Updated: June 03, 2021 11:06 PM
Created: June 03, 2021 05:31 PM
Minneapolis has started the process of reopening 38th and Chicago, but many people in the community said they are puzzled at the timing of the decision.
People who were at George Floyd Square on Thursday said they were shocked the city would reopen the intersection before the sentencing of former police officer Derek Chauvin and the trial for the other officers involved in Floyd's death. Others said they don't feel the same way.
As barricades in George Floyd Square came down on Thursday, people spoke up.
"The city tried to come through with their power, that's why there's no peace and prosperity behind you," said Jay Webb, a gardener at George Floyd Square.
Activists led chants for justice.
After the city removed barricades, 5 EYEWITNESS NEWS saw community members putting barriers back up.
People said they are still experiencing grief, and Minneapolis clergy invited to help with healing.
"I was shocked and stunned to find out that the streets are being opened, and so I felt that I needed to be here," said the Rev. Angela Khabeb, pastor at Holy Trinity Lutheran Church in south Minneapolis.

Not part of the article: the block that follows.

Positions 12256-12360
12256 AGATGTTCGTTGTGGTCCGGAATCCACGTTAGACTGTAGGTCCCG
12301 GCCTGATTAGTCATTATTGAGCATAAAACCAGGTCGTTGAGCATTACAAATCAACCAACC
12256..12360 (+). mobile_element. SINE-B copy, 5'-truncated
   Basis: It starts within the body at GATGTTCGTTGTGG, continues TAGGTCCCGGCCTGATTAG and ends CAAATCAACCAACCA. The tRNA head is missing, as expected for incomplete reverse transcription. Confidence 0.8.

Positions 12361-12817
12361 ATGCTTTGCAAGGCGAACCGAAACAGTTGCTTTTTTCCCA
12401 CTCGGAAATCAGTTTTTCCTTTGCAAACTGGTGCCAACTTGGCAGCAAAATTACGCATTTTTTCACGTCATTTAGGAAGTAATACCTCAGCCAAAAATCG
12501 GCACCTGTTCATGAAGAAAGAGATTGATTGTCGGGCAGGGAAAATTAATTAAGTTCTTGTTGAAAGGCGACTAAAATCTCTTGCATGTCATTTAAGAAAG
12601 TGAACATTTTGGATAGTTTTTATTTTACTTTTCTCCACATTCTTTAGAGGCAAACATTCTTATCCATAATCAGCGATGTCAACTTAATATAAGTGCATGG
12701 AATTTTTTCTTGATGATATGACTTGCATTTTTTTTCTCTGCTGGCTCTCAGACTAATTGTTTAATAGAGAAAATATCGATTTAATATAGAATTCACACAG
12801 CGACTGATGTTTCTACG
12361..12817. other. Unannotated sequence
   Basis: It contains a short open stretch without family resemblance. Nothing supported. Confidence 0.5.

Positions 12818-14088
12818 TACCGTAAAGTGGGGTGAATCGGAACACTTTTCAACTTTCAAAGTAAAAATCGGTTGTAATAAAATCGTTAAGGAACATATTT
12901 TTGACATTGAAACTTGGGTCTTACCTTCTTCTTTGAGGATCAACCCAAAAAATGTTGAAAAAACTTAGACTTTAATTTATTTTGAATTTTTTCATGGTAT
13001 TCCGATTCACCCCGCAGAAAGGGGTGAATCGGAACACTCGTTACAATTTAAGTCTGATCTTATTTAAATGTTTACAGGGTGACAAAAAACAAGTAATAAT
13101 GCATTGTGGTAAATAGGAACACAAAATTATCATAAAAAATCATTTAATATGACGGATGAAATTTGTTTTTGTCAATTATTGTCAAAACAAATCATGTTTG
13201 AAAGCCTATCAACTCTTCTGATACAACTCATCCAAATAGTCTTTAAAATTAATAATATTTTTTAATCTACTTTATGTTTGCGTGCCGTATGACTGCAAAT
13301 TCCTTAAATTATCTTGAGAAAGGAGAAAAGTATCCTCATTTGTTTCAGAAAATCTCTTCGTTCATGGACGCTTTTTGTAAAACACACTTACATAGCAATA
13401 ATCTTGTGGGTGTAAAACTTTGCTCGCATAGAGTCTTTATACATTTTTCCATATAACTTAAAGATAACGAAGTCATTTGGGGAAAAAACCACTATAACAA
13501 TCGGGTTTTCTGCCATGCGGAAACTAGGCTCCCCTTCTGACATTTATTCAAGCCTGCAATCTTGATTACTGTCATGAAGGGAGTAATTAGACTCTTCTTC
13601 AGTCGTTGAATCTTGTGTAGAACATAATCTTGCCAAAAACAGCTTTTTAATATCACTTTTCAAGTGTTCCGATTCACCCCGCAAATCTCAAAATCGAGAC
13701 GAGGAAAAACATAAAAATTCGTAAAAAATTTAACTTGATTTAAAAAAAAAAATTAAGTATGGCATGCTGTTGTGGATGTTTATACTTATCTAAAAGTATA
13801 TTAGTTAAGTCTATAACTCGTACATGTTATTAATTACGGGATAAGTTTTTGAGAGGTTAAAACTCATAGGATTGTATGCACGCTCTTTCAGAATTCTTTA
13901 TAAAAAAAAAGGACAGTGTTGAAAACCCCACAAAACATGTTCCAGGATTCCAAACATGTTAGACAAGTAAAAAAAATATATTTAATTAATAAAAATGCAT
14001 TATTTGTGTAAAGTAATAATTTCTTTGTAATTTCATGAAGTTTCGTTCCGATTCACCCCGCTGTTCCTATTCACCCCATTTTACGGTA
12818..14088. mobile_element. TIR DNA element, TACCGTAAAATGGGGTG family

"What surprises me is I feel like not all people's pain was taken into consideration of the timing and how this was opened," said the Rev. Jia Starr Brown, senior pastor at First Covenant Church in Minneapolis.
The city reopened the area in the dark, early morning hours.
"It seemed kind of sneaky, and that's a concern I have about that," Starr Brown said.
"You see the community response. It's visible that the majority of the community is not OK with the removal of the barricades," Khabeb added.
The removal of the barricades is a move at least one resident said he supports. For fear of retaliation for his views, he did not want us to use his face or name.
He said his close relative lives right outside of George Floyd Square. He says it was beautiful to see everyone coming together for something that really mattered, but now he said it's time for the barriers to be removed.
"People don't understand that there are human beings that live in these houses. ... There are businesses here who — these people, I mean, they can't even come in and out, they have to struggle to come in and out," he said. " ... These are real-life problems, and nobody wants to talk about it, but the only thing people care about is leaving these barricades in."
At a news conference Thursday in George Floyd Square, Jaylani Hussein, executive director of the Minnesota chapter of the Council on American Islamic Relations, said city officials have not done enough to hold police accountable.
"The trauma that was caused today is a test to all of us to see if we will demand justice," Hussein said.
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